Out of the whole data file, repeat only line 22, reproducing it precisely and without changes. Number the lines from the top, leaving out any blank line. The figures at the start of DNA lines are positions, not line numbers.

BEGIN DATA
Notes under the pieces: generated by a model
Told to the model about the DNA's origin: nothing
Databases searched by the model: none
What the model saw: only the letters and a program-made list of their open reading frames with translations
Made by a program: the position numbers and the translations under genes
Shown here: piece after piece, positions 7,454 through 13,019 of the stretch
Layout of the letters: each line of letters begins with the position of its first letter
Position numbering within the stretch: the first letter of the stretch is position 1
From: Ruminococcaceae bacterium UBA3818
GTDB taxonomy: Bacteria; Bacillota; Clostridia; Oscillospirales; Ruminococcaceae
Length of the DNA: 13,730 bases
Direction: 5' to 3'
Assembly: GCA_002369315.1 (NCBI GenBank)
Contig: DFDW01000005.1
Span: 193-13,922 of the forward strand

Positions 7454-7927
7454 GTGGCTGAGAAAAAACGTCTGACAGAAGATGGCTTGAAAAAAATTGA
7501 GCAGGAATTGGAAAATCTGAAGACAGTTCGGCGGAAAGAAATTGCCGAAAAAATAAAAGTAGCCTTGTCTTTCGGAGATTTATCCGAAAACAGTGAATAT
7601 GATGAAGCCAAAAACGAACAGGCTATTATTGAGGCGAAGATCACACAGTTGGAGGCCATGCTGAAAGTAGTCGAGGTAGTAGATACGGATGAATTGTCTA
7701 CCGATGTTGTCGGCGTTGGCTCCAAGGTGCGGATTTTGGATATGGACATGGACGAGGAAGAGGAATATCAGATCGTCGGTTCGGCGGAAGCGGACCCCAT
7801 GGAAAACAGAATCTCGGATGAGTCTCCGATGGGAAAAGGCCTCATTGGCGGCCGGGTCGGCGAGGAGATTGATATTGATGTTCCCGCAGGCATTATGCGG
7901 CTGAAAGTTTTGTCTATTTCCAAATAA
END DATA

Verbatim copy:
7901 CTGAAAGTTTTGTCTATTTCCAAATAA